Piracy or a resource swap?

"It's almost like a resource swap. Somalis collect up to $100 million a year from pirate ransoms off their coasts. And the Europeans and Asians poach around $300 million a year in fish from Somalia waters."  Peter Lehr, St. Andrew's University.

Prior to the 1990s, the Somali fishing industry was expanding. In both a deliberate strategy to help alleviate the country's food shortage after the drought of the 1970s, and also in a money-­making endeavour, the Somali government began to invest in fishing. Foreign aid was received, shipyards and cool­stores were built and the government gave fishing licenses to some foreign fishing vessels. Two joint­ venture fishing enterprises were also established; one with Italy and the other with Iraq. (In the 1970s there had been a joint USSR ­Somali venture but this ended when Somalia broke diplomatic relationships with the Soviet Union in 1977.)

Then in 1991 the civil war began and, what was later described by the UN as a free­-for-­all, took place in Somali waters. Looking back from 2003, the UN Security Council noted,
"For over a decade, hundreds of vessels from various Member States have continuously fished Somali waters in an unreported and unregulated manner, as documented in many reports on the subject.” November 4, 2003 (S/2003/1035)
Foreign fishing vessels began to turn the “Somali seabed into a wasteland” and most of the world ignored what was happening.1 There was not much international coverage about the damage being done to the Somali fishing industry, to the local communities, and the danger to the eco-system and sea-life.

With little help or interest, one response by some Somali communities were the creation of local coast-guards to police their waters. At this time, in the early 1990s, it was common to talk of the vigilante Somali coast-guards fighting against the international pirate fleet – the IUUs looting Somali resources. And when an illegal ship was caught in Somali waters, it was fined. The ship was held by the 'coast-guard' until the penalty was paid.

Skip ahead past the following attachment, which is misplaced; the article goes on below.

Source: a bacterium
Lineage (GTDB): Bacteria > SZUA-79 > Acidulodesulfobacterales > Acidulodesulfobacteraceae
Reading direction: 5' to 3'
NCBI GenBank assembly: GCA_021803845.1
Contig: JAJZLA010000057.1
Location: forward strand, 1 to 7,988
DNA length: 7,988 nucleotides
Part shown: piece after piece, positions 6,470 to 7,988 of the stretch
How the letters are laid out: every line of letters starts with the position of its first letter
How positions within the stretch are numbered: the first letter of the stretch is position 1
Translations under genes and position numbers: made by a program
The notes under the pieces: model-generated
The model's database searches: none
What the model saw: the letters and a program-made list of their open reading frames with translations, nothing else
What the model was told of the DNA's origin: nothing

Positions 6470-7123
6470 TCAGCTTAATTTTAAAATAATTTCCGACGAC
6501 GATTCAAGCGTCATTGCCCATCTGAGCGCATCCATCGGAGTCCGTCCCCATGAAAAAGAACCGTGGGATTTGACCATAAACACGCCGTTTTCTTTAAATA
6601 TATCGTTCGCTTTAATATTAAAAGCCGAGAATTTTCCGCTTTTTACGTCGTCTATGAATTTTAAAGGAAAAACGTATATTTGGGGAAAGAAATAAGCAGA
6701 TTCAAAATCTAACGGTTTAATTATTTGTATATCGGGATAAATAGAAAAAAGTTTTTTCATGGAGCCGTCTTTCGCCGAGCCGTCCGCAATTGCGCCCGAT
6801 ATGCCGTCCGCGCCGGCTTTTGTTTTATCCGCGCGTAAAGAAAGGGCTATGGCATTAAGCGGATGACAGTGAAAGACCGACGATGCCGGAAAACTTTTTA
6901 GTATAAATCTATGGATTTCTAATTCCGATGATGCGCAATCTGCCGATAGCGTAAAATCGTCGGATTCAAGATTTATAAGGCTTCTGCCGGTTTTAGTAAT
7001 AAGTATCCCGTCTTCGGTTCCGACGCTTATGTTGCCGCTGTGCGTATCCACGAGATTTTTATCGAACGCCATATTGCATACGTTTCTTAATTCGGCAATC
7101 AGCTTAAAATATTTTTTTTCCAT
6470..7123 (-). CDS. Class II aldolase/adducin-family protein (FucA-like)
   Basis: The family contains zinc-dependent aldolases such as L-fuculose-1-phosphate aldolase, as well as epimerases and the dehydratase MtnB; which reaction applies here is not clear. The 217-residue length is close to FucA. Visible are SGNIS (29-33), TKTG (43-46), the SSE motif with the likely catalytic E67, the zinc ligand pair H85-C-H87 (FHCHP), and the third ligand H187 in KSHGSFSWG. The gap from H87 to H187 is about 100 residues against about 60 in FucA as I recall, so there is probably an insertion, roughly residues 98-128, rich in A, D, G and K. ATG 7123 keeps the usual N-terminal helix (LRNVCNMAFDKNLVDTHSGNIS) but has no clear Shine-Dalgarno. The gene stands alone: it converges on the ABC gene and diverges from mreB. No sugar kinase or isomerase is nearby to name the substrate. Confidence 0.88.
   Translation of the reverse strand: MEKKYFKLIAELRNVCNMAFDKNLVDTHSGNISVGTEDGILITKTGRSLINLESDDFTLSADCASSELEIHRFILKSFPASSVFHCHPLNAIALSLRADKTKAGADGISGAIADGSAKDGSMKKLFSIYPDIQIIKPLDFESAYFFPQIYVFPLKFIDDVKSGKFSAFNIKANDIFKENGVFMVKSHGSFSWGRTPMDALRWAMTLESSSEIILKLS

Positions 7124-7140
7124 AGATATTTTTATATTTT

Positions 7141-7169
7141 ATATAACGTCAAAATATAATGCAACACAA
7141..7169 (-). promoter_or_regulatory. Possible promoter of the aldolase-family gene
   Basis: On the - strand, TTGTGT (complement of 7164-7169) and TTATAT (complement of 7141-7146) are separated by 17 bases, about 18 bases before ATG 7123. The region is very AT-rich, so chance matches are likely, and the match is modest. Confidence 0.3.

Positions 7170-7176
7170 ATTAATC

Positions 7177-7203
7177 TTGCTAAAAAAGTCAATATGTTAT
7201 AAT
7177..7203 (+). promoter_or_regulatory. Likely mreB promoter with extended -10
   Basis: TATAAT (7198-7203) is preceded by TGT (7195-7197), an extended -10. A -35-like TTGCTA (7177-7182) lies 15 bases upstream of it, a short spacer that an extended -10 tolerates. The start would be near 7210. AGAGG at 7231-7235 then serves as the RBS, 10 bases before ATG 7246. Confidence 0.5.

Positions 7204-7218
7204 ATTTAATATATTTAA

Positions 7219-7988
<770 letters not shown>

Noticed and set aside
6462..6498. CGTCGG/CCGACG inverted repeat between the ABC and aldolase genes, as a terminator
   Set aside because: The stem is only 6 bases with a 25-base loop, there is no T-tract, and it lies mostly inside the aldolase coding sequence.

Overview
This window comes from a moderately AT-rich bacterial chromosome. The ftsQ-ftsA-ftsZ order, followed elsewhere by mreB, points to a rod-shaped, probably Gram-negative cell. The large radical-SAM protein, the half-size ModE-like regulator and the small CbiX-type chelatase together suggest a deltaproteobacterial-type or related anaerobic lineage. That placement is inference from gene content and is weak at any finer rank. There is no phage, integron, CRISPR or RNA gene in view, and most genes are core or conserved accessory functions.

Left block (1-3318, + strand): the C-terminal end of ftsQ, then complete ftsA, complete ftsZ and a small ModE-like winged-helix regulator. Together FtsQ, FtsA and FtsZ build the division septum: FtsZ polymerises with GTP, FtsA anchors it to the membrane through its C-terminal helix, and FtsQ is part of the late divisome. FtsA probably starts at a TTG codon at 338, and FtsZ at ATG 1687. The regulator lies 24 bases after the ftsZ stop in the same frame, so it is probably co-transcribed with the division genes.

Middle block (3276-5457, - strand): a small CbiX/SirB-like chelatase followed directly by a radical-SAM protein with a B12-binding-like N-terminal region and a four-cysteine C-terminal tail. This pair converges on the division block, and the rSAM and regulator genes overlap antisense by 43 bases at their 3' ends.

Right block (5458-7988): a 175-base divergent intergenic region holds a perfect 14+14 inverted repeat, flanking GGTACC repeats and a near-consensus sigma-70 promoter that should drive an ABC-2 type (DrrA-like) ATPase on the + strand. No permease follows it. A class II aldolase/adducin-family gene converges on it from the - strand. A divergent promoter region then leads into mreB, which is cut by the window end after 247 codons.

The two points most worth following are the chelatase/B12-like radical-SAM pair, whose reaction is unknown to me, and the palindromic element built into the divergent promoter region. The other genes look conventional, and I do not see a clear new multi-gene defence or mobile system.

A former Somali 'coast-guard' leader said their motive was:
“...to stop illegal fishing and dumping in our waters ... We don’t consider ourselves sea-bandits. We consider sea-bandits [to be] those who illegally fish and dump in our seas and dump waste in our seas and carry weapons in our seas.” Somali Pirates Tell Their Side, NY Times, October 1, 2008
However, the sheer volume of IUUs were too great. By 2005 there were, according to the High Seas Task Force (HSTF) over 800 illegal, unreported and unregulated (IUU) fishing vessels in Somali waters at any one time. (The HSTF was established in 2003 by various countries and international NGOs; it was disbanded in 2006.) The IUUs, according to the taskforce, were taking more than US $450 million in fish value out of Somalia annually and the 'IUUs from the EU were alone taking more than five times the value of its aid to Somalia every year.' (High Seas Task Force. (2006). Closing the Net)

Over the seven years since the High Seas Task Force report, the situation has not improved for Somalia. However, it isn't just foreign fishing vessels and IUUs plundering the waters off Somalia; toxic waste from countries such as Australia, Italy, Germany and France is also dumped in the Horn of Africa. The result has been described by the UN Special Envoy for Somalia  as “...a disaster off the Somali coast, a disaster [for] the Somali environment, [and] the Somali population.”

There is more than one form of piracy taking place in the waters off Somalia, but as pointed out by journalist Mohamed Abshir Waldo in a 2009 article, the world focuses only on one.

A 'resource swap' is an apt (but one sided) description of what is happening in Somalia.

1Peter Lehr and Hendrick Lehmann, Somalia—Pirates’ New Paradise in PETER LEHR, VIOLENCE AT SEA: PIRACY IN THE AGE OF GLOBAL TERRORISM, 13 (2007). The foreign fishing vessels were from France, Spain, Kenya and Japan, among others, and extracted about $300 million per year.